May 27, 2012

Movie Review: Mallu Singh

We at Karthi are all for variety when it comes to movie fare: be it action, tame "family" fare, romance, suspense thrillers - we are ready for anything and everything except for some absolute mishmash like "De Ingottu Nokkiye" (our horrible movie "gold" standard of all time). So when we had some friends over this weekend, we chose "Mallu Singh" knowing very well that it was not critically acclaimed.

Keeping in mind that being story-less is the new story, this is what ensues: Ani (Kunchacko Boban) leaves his ancestral village for Patiala, Punjab in search of a long-lost cousin Hari (Unni Mukundan). He does find a Harinder Singh there, but as the integral part of a Sikh family with four beautiful sisters to boot. Ani's mission is then to find the mystery behind Harinder Singh's amnesia which has made him forget even his fiance who happens to be Ani's sister Achu (Samvrutha Sunil).

In keeping with the movie's location which is the lush land of five rivers, the movie is filled with fast songs and dance with the typical Punjabi tang - lot of balle balles going on all the time. In fact, the camera work is so good that I think it's the best shot Punjab movie since DDLJ (remember Simran in the yellow-flowered fields?). Mallu Singh definitely goes one better. I think I could watch the movie again and again just to see the flower-filled fields that are lavishly displayed in several scenes. Comedy-wise the actors have not much to work with, but they have done their best - the kiddos got to laugh a lot. Kunchacko gets the worst comic part, but as usual makes up for it in the dancing department. What does that guy have instead of joints - rubber? Just watching the man dance gave me knee and back ache! Biju Menon, Manoj K. Jayan and Suraj Venjarammoodu make up a solely comic team with Suraj easily coming up the topper - he was the only one who made me laugh out loud in one scene.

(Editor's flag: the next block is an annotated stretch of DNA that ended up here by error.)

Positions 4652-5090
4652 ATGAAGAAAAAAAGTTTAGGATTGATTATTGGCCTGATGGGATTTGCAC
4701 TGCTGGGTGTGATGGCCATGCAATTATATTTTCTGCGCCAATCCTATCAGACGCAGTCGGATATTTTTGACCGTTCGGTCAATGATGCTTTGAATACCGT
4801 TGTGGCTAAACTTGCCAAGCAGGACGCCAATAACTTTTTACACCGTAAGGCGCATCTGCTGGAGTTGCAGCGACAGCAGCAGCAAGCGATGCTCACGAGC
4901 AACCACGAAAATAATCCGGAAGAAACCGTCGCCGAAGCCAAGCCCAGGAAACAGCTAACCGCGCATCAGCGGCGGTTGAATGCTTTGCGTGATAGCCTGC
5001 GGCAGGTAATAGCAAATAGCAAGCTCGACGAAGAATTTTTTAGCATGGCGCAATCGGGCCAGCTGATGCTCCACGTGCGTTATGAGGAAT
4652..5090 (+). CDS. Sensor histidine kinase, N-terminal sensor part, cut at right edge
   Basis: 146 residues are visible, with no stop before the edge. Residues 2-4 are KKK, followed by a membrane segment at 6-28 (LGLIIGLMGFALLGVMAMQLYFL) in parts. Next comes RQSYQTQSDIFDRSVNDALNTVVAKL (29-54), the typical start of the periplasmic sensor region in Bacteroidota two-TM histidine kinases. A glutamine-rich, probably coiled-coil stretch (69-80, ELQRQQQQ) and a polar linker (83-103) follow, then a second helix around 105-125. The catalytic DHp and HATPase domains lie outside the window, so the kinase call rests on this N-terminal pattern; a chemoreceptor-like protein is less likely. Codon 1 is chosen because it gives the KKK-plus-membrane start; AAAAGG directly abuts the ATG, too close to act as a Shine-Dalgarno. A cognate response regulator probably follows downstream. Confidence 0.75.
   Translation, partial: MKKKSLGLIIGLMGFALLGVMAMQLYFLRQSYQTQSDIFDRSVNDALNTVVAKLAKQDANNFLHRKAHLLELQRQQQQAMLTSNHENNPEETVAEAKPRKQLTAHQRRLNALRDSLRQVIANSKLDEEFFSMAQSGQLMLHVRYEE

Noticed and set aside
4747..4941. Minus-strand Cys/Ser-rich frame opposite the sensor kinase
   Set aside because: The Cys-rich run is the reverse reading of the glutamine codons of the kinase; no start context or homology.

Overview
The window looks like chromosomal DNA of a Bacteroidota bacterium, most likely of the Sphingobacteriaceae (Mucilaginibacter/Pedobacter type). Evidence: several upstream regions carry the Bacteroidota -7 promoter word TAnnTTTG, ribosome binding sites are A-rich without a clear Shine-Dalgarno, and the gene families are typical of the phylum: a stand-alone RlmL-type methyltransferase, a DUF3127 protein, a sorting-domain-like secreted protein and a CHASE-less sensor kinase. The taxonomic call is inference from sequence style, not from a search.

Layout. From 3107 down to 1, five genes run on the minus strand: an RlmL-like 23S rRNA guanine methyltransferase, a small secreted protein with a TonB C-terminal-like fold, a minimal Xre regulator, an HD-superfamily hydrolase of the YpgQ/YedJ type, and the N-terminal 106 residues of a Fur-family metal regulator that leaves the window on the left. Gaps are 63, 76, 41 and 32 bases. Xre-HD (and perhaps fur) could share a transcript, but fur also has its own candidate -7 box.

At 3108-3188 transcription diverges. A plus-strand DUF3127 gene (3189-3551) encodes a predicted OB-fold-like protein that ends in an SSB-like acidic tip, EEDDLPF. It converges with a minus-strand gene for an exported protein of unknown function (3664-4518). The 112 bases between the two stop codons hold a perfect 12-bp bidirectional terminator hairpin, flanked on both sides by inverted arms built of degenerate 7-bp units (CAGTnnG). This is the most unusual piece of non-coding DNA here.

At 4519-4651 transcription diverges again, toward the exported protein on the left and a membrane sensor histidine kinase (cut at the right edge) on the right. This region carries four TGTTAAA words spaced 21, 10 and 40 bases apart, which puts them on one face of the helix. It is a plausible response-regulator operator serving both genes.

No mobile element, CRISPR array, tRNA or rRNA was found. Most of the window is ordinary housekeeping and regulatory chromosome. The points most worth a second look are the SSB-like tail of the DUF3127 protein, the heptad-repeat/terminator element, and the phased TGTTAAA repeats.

Let me save the best for the last: Unni Mukundan. Yes, this is the first movie of his that I have watched and I must say, I am a fan from now on. I think it would be the best proper hero debut that Malayalam cinema world has seen in years. I am not forgetting that Unni has had his debut earlier, but this will be his most notable part and am sure that he will be evaluated on this performance for years to come. I am also not forgetting Prithviraj here - but Prithvi has been around for 10 years now and has evolved much beyond the level of just a "hero". But I am talking about the way that Unni stands out from the general mold of androgynous/ metrosexual / heroes who are the norm right now. In this movie he is in an unabashedly  testosterone driven avatar and it was totally refreshing to see believable action without an aging or fragile (ahem, ahem) 'hero' bashing up people twice their size. In fact, the action scenes were so superb that I felt like rushing home and pumping some iron (even if it's a puny pair of dumbbells of 1.5 kg each!) Unni Mukundan, welcome! You look good and solid enough to be a Punjabi boy and did pretty well in the acting department too. We have high hopes of you!

In short: Mallu Singh worth watching for the superb scenery and Unni Mukundan. :-)